Obstacles to Re-Entry for the CRNA in Recovery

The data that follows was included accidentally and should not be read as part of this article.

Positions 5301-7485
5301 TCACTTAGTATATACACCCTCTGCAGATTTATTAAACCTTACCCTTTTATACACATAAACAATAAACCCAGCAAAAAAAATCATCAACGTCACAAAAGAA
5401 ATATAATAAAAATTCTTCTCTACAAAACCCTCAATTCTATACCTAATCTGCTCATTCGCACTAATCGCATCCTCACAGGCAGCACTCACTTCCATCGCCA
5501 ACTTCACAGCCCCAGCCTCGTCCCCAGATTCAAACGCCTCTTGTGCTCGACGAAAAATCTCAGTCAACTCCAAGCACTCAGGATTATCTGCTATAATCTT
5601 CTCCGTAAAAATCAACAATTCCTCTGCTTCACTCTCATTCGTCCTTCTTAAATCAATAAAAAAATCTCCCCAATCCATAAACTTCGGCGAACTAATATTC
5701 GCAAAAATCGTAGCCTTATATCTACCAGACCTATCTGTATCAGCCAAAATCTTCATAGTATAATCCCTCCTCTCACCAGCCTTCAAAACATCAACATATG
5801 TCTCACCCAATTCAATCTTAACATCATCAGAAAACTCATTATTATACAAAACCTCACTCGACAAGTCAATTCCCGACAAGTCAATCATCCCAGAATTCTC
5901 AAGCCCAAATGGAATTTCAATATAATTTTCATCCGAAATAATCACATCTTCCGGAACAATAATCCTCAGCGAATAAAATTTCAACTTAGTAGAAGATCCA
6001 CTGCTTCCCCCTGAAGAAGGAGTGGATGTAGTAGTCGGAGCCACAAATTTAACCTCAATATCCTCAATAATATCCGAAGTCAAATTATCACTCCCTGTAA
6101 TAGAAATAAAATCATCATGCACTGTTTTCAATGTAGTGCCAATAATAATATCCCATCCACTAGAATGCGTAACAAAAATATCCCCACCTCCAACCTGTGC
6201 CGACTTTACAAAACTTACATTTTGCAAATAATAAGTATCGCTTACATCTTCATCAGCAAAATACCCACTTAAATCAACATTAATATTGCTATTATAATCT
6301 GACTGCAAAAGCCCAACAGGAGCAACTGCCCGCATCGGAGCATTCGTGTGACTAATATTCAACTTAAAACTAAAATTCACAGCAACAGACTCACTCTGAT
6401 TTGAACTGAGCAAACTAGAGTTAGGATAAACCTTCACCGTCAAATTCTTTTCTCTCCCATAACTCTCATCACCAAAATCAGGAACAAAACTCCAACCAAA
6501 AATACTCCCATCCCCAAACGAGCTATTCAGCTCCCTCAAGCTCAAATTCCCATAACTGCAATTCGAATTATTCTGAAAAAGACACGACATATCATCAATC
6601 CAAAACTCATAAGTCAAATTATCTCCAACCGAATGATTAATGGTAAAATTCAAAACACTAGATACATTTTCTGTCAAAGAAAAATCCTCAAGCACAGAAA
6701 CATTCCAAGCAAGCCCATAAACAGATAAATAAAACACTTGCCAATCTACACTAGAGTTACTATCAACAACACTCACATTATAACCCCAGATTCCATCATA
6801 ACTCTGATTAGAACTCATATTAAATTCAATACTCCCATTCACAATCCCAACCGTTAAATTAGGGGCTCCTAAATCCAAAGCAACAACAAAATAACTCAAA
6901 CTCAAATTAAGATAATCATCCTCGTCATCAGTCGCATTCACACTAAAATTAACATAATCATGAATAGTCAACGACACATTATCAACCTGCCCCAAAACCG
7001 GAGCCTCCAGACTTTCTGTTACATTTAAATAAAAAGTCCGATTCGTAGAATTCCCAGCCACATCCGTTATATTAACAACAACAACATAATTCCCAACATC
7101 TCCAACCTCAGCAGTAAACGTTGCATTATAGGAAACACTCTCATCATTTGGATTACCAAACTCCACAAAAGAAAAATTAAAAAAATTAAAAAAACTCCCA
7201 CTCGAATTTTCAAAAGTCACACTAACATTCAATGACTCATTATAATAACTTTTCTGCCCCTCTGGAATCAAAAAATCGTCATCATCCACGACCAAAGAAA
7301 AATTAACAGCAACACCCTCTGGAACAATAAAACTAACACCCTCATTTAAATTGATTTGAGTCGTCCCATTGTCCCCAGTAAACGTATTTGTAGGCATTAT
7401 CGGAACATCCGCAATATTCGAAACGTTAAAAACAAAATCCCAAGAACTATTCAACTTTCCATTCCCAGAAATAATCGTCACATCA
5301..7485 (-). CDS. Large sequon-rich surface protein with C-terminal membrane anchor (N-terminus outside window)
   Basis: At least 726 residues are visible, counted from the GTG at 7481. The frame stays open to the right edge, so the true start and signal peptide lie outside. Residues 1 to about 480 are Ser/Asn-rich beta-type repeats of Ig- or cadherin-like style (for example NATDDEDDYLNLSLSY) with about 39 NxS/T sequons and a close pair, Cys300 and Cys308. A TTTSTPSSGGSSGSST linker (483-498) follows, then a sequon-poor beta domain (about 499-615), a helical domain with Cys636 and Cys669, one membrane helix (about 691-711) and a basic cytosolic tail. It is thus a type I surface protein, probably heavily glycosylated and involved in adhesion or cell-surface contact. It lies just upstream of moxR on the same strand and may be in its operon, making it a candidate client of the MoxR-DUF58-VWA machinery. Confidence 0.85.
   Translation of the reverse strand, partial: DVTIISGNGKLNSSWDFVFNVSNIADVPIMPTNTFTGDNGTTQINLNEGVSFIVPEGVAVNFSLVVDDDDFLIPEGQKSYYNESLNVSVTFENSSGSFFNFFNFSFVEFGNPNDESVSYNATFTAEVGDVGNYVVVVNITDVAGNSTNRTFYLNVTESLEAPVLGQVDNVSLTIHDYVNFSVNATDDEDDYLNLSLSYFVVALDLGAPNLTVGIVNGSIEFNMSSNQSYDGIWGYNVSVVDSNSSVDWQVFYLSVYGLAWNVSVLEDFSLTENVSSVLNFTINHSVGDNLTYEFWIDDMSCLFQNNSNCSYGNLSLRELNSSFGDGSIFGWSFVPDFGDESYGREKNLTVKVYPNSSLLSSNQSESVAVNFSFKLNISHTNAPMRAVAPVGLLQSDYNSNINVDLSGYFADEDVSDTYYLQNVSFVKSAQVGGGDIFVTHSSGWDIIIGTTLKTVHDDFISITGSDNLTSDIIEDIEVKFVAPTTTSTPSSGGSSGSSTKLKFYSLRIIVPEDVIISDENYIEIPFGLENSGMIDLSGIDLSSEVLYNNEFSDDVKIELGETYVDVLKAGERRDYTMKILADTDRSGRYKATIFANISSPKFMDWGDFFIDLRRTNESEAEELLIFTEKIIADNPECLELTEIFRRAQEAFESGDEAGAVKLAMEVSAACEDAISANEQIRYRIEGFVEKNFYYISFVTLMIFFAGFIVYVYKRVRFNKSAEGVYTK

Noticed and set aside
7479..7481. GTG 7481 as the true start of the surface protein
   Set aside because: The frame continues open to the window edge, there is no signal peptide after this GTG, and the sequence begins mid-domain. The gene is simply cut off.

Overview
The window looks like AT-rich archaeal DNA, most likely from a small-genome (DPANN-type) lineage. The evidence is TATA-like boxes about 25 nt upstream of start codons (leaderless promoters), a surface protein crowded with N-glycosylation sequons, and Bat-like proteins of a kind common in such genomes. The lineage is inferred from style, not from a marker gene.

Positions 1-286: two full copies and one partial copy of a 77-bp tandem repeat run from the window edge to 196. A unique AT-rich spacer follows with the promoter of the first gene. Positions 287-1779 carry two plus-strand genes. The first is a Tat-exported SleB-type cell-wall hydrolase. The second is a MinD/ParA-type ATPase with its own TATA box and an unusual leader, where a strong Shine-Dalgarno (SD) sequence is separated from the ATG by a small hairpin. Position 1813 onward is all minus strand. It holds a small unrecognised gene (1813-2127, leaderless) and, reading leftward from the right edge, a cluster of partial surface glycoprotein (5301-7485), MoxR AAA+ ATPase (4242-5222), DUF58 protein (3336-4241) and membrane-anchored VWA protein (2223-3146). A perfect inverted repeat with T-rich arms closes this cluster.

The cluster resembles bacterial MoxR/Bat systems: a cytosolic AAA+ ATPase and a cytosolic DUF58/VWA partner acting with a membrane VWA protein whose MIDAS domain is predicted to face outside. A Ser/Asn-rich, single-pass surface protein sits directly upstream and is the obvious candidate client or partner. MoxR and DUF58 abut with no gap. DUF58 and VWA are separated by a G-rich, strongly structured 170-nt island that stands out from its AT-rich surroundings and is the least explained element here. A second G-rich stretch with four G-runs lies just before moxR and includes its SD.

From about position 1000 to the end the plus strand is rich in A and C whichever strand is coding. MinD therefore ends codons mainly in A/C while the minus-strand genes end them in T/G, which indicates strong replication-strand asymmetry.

Chemical dependence among healthcare providers is not uncommon. Certified Registered Nurse Anesthetists (CRNA) are included in this issue. Nationally, there is a commonality of substance misuse in 10% to 15% of nurse anesthesia providers which equates to 8,000 to 12,000 practitioners. Upon sobriety and desire to return to practice, obstacles to re-entry prevail for the practitioner. Ramifications for substance misuse exist on the professional, local, and national level. The American Association of Nurse Anesthetists describes the opioid crisis as an occupational hazard for the practitioner. The criminal allegations associated with substance misuse further detract from a return to practice. A literature review demonstrates that continuing education regarding addiction and recovery needs to be presented. This education needs to begin for learners and practitioners in a classroom and then carried to health care organizations. The Human Intervention Motivation Study (HIMS) will be compared to presently utilize re-entry methods to present a new methodology for practice re-entry.